The Soccer Politics of Morocco

5:20 PM Aida Alami 0 Comments

Casablanca, Morocco—On that glorious night, they stood on their seats for almost the entire game, arms aloft, shouting, cheering, booing and, most of all, singing. Lyrical chants filled the air that chilly November evening. There was a sea of green—their team’s color—on their shirts and on the flags they waved. Artistic graffiti decorated the stadium.

The fans shared an immense love for and loyalty to the Raja Athletic Club of Casablanca (RCA). They sang and sang until the final whistle, savoring every word of songs that expressed the passion in their hearts. Raja was facing AS Vita Club of the Democratic Republic of the Congo in the first leg of the CAF Confederation Cup final, one of Africa’s major soccer tournaments. 

It was hard to focus on the action on the field because the supporters captured most of our attention in the stadium. The most engaged ones filled Curva Sud, an area in the bleachers where the hardcore fans known as “ultras” traditionally watch the games. The seats are cheaper, the view isn’t great, but it’s where every diehard fan wants to be. Even the Moroccan players, as they warmed up before kick-off, filmed the crowd with their smartphones, seemingly in awe of the enthusiasm.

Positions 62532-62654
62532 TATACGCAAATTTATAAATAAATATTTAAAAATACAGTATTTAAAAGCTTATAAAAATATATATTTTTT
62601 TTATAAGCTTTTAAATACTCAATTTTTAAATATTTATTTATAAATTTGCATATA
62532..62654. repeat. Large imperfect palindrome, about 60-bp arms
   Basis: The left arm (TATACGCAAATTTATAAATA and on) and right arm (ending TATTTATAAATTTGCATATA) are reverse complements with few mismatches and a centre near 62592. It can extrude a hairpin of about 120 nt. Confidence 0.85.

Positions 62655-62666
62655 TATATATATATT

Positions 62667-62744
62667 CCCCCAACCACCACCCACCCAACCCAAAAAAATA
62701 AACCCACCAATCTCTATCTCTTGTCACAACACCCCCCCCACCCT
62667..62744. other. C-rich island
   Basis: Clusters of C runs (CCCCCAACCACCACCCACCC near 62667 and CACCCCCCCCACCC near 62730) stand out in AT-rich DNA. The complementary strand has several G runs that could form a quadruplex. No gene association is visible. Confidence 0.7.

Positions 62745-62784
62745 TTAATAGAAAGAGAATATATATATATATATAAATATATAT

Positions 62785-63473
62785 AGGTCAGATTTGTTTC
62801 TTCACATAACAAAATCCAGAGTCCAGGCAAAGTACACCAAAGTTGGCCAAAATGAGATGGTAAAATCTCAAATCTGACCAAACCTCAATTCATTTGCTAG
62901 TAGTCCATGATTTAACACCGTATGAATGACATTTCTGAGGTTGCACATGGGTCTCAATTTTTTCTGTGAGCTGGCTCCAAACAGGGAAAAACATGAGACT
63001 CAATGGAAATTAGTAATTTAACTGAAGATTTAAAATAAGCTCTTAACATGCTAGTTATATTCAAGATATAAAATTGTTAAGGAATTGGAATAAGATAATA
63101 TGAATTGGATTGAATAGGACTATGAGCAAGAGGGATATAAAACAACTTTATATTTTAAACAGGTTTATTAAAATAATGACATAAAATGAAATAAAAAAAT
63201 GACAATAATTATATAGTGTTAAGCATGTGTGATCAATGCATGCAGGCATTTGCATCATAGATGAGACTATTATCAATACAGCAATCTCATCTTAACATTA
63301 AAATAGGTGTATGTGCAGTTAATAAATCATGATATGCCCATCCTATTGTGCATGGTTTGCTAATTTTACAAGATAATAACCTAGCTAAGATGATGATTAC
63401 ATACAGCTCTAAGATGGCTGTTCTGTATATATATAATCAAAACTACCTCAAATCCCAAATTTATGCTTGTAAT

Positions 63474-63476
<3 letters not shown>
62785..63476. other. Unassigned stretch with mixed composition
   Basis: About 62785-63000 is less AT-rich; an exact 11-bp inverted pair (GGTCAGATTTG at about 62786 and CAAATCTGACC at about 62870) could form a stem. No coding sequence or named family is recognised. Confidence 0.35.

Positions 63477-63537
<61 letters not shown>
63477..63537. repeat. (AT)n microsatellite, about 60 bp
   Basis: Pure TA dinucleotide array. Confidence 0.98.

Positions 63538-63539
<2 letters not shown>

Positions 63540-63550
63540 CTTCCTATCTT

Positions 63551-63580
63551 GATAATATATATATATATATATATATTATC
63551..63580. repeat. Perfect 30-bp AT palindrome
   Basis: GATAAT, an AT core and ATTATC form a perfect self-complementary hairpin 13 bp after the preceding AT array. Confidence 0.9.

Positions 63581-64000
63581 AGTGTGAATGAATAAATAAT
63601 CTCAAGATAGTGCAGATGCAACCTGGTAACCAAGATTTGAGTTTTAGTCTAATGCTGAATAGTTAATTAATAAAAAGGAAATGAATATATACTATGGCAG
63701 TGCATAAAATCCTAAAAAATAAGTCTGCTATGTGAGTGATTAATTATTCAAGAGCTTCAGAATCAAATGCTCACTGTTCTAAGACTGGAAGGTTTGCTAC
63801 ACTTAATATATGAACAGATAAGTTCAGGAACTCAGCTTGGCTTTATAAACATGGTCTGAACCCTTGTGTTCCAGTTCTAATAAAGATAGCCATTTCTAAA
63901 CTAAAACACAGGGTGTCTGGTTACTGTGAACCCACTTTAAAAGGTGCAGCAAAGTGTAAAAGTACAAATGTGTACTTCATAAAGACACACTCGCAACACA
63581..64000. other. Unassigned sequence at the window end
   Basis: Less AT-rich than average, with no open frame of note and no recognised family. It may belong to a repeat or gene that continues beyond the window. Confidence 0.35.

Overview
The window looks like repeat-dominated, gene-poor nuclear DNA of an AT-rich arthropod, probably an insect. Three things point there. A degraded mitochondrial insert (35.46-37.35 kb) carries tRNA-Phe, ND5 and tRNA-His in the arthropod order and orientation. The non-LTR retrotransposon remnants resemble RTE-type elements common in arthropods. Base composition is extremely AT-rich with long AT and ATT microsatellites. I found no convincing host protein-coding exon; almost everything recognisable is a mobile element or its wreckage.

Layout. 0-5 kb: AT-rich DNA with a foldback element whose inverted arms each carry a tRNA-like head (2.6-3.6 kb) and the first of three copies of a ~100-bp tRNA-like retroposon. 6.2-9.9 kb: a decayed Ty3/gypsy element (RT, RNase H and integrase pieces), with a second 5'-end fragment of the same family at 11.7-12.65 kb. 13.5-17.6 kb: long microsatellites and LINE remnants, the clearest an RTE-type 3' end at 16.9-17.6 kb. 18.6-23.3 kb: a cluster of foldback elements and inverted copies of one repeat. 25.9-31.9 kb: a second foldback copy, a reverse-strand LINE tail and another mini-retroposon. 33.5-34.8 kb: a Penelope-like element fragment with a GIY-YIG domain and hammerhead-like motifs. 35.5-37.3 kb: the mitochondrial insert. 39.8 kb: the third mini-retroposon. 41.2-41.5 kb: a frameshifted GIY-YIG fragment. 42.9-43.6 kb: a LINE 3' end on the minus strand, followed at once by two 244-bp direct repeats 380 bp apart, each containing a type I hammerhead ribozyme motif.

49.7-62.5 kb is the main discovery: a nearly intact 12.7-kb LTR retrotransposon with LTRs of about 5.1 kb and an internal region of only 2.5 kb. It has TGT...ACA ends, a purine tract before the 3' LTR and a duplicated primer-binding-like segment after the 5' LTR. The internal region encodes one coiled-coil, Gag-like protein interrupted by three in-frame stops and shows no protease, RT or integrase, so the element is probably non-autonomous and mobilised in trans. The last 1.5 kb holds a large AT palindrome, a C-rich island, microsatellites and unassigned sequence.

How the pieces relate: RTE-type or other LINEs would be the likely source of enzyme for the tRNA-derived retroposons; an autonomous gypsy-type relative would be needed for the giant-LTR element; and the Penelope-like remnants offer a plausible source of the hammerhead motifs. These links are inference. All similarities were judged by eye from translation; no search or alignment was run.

One man in a green cap had driven from Marrakech, a journey of 150 miles. Another took the one-hour bus ride from a neighboring city. Some kids walked to the stadium. Two women who haven’t missed a single game this year brought their young cousin along. Families filled the stadium hours before the game started. A space that was once almost the sole property of men is seeing more women. Recently, there has been an online campaign against sexual harassment—in which the Raja ultras themselves participated, vowing to make the stadiums safe for women. 

During the second half of the game, the tension mounted. Raja finally scored. The air smelled of smoke bombs set off in celebration. Then a revolutionary chant exploded in the stadium. In unison, they sang in Moroccan Arabic “Fbladi Dalmouni,” or “In my country, I suffered from injustice.” The lyrics are astonishingly controversial for a country where jails are filled with hundreds of prisoners of conscience. This defiance spoke of economic hardship, a lack of freedom, and an ardent desire for change.

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